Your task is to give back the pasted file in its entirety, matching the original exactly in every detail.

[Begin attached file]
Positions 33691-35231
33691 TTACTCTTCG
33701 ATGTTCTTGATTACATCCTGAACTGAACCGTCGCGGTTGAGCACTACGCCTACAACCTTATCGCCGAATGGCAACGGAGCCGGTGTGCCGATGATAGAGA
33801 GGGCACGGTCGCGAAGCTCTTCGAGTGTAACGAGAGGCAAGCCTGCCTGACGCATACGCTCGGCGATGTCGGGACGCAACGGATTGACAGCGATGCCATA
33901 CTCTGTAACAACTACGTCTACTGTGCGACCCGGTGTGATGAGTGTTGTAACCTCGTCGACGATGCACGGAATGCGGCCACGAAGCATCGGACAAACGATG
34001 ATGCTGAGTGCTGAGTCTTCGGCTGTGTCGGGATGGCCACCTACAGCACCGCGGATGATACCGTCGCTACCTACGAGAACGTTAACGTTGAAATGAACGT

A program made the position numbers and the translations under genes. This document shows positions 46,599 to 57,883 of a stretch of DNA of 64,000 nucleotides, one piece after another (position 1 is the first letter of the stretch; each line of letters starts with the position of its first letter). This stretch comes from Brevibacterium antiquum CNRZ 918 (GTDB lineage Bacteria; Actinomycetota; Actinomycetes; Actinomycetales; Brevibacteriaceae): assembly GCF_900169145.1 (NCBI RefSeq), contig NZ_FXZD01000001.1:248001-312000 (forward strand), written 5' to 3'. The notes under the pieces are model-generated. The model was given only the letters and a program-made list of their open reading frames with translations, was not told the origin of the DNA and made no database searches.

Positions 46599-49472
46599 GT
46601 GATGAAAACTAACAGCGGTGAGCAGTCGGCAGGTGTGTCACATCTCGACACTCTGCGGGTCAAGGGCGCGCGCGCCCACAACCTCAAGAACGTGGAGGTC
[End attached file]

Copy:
Positions 33691-35231
33691 TTACTCTTCG
33701 ATGTTCTTGATTACATCCTGAACTGAACCGTCGCGGTTGAGCACTACGCCTACAACCTTATCGCCGAATGGCAACGGAGCCGGTGTGCCGATGATAGAGA
33801 GGGCACGGTCGCGAAGCTCTTCGAGTGTAACGAGAGGCAAGCCTGCCTGACGCATACGCTCGGCGATGTCGGGACGCAACGGATTGACAGCGATGCCATA
33901 CTCTGTAACAACTACGTCTACTGTGCGACCCGGTGTGATGAGTGTTGTAACCTCGTCGACGATGCACGGAATGCGGCCACGAAGCATCGGACAAACGATG
34001 ATGCTGAGTGCTGAGTCTTCGGCTGTGTCGGGATGGCCACCTACAGCACCGCGGATGATACCGTCGCTACCTACGAGAACGTTAACGTTGAAATGAACGT

A program made the position numbers and the translations under genes. This document shows positions 46,599 to 57,883 of a stretch of DNA of 64,000 nucleotides, one piece after another (position 1 is the first letter of the stretch; each line of letters starts with the position of its first letter). This stretch comes from Brevibacterium antiquum CNRZ 918 (GTDB lineage Bacteria; Actinomycetota; Actinomycetes; Actinomycetales; Brevibacteriaceae): assembly GCF_900169145.1 (NCBI RefSeq), contig NZ_FXZD01000001.1:248001-312000 (forward strand), written 5' to 3'. The notes under the pieces are model-generated. The model was given only the letters and a program-made list of their open reading frames with translations, was not told the origin of the DNA and made no database searches.

Positions 46599-49472
46599 GT
46601 GATGAAAACTAACAGCGGTGAGCAGTCGGCAGGTGTGTCACATCTCGACACTCTGCGGGTCAAGGGCGCGCGCGCCCACAACCTCAAGAACGTGGAGGTC